Serving was another skill in which Waldner excelled. He stayed behind 30 minutes after every training session to drill his serves until they were perfect. During Waldner’s era, service rules were different. Players were allowed to obstruct their opponent’s view of the ball with their arm or body, and Waldner was a master of this technique. He regularly varied his spin, placement, and speed, which gave his opponents a lot of trouble.
He attributes a lot of his success to his mental strength. He always kept a cool head when playing and a positive attitude, skills his parents instilled in him.
Check out this great video showing some of Waldner’s best rallies:
Jan-Ove Waldner’s Achievements
Jan-Ove’s many achievements throughout his lustrous career have given him widespread fame. You don’t achieve the nickname the “Mozart of table tennis” without being a pioneer of the sport. He held the #1 ranking in the world with aplomb – we would expect nothing less from the legend.
At a time when China became dominant in table tennis, Waldner still invoked fear. Many people believe Jan-Ove Waldner is the greatest player of all time. And while this is likely not the case, he is certainly among the top table tennis players of all time and has greatly influenced the sport.
He was the first player in history to achieve a Grand Slam. This coveted title is reserved for players who have won a gold medal in the Olympics, World Championships, and the World Cup. Only ten players have achieved a grand slam.
Jan-Ove Waldner’s Olympic medal tally was even close to reaching two gold medals, which would have been an impressive achievement. He fell to Kong Linghui in the final of the Sydney 2000 Olympics. Waldner would have to settle for one gold and one silver.
Although there are a few Jan-Ove Olympic medals and other event medals, we’ve listed only his gold medal achievements below:
Jan-Ove Waldner Olympic medals
- Summer Olympics X1 – Singles – 1992
- World Cup X1 – Singles – 1990
- World Cup X1 – Team – 1990
- World Table Tennis Championships X2 – Singles – 1989, 1997
- World Table Tennis Championships X4 – Team – 1989, 1991, 1993, 2000
- European Table Tennis Championships X1 – Singles – 1996
- European Table Tennis Championships X3 – Doubles – 1986, 1988, 1996
- European Table Tennis Championships X6 – Team – 1986, 1988, 1990, 1992, 1996, 2000
On top of this fine collection of awards, Waldner was even more successful within his own country’s championships. From 1981-2011, Waldner claimed 17 gold medals and five silver medals in the Swedish Championships.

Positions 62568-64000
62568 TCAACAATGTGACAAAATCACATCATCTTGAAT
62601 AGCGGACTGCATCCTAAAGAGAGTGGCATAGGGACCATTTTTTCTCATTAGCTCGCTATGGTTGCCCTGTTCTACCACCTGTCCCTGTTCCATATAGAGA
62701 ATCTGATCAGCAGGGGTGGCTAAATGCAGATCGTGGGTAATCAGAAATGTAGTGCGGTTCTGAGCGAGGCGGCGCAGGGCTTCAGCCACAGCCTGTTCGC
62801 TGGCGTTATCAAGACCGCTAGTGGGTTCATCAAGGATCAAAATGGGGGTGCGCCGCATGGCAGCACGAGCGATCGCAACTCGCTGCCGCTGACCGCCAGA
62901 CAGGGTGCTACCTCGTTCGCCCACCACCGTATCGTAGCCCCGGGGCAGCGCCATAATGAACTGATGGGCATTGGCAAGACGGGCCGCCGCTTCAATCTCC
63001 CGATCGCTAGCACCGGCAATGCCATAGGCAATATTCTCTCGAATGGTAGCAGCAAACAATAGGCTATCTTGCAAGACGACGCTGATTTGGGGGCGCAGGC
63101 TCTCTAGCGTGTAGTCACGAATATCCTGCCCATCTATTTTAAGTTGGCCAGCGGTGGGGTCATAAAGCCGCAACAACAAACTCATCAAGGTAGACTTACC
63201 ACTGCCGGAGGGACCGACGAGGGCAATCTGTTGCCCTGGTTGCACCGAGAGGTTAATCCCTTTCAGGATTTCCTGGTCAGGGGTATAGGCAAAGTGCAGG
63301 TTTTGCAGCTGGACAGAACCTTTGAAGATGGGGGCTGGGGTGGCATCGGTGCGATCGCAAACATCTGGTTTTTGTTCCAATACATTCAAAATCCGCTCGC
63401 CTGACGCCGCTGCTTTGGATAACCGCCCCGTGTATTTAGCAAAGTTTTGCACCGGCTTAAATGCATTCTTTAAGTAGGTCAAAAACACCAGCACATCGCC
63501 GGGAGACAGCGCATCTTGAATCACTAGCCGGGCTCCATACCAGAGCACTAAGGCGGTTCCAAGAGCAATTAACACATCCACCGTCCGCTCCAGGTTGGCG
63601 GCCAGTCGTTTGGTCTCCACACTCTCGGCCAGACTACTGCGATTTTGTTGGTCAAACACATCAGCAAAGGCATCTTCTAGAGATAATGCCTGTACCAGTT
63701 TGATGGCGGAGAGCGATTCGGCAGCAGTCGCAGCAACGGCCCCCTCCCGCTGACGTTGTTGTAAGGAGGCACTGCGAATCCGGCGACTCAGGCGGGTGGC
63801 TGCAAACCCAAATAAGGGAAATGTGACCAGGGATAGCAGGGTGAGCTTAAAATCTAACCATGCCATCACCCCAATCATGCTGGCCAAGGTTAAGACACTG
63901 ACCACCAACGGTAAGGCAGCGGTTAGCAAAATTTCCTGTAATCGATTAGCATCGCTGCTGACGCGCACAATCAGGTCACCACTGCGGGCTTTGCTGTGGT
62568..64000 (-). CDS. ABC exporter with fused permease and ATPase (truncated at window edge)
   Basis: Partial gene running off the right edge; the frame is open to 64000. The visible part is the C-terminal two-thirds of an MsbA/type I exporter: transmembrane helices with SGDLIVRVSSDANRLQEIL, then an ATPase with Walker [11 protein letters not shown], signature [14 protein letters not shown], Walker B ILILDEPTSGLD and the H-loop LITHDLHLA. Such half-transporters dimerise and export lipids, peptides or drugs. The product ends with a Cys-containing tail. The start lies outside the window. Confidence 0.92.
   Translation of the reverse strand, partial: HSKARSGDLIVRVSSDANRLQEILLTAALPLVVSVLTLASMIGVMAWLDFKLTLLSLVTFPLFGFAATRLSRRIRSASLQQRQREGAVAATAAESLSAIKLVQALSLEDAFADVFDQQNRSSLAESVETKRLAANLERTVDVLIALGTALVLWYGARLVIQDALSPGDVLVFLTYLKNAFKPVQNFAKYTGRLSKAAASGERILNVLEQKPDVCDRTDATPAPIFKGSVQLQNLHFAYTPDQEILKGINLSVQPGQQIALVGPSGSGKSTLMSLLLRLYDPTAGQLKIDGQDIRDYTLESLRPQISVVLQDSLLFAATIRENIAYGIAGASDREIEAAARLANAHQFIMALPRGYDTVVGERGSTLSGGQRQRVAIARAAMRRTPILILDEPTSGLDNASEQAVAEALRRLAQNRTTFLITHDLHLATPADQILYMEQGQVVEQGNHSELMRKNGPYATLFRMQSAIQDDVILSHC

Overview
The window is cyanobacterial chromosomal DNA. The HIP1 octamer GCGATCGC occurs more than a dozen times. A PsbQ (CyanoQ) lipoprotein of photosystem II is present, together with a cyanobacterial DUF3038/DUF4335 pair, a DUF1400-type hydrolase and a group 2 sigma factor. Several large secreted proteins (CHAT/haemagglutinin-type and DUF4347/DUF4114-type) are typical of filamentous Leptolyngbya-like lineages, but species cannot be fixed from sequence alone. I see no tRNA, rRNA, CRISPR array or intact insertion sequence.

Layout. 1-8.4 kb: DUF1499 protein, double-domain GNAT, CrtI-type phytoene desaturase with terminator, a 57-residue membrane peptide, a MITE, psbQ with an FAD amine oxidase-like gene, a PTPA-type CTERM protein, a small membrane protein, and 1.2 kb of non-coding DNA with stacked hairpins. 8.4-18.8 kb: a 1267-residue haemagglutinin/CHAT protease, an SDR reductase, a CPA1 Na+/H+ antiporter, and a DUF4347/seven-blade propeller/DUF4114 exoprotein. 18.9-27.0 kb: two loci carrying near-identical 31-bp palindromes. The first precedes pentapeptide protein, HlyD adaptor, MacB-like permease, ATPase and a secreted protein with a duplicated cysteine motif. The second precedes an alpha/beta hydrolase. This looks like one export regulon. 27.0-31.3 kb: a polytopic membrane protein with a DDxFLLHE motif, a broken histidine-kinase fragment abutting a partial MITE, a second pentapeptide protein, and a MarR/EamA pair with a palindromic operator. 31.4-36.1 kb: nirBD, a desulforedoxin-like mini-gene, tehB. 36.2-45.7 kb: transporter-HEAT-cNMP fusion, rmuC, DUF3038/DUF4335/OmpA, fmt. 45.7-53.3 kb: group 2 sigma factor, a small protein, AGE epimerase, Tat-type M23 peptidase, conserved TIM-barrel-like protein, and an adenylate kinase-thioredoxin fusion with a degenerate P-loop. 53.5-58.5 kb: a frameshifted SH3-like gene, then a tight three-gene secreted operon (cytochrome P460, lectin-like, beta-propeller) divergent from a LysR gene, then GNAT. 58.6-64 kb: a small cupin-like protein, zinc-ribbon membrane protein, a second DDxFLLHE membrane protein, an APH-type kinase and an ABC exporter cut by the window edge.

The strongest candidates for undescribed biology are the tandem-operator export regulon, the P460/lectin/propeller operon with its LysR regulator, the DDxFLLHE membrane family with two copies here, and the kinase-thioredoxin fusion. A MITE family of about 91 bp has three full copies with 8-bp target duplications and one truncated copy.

Jan-Ove Waldner Equipment
Jan-Ove Waldner has a close relationship with Donic. He has been good friends with the company owner, Frank Schreiner, for many years. Throughout his career, Jan-Ove Waldner was a Donic-sponsored player and, for the most part, only used Donic equipment.
Records indicate he used the Waldner Senso Carbon V1 as his blade, the Coppa Jo Gold as his forehand rubber, and the Coppa Jo Platinum as his backhand rubber. The rubbers are somewhat less talked about these days, but the Waldner Senso Carbon V1 is widely considered a super blade.
Jan-Ove Waldner Retirement and Future
Jan-Ove Waldner retired from international table tennis at 46 years old. However, he continued playing within Sweden, representing Spårvägens for several years.
Although now retired, Waldner is still very much involved with table tennis. He still plays but has instead shifted his focus onto the development of equipment with Donic. He assists them with their product development to help create high-performing, new equipment.
Jan-Ove said he would consider becoming a coach in the future, but for now, he is happy with what he is doing. He still provides a little coaching whenever he can, but the thought of him coaching a young prodigy is an exciting prospect!
Waldner now has more time to enjoy his hobbies. He frequently watches soccer and plays golf. There are many pictures of him playing golf with other Swedish Legends such as Jörgen Persson and Mikael Appelgren. It’s nice to know they still keep in touch!
Freelance writer. Table tennis enthusiast. Lover of all things online. When I’m not working on my loop game I’m probably binge-watching some fantasy show.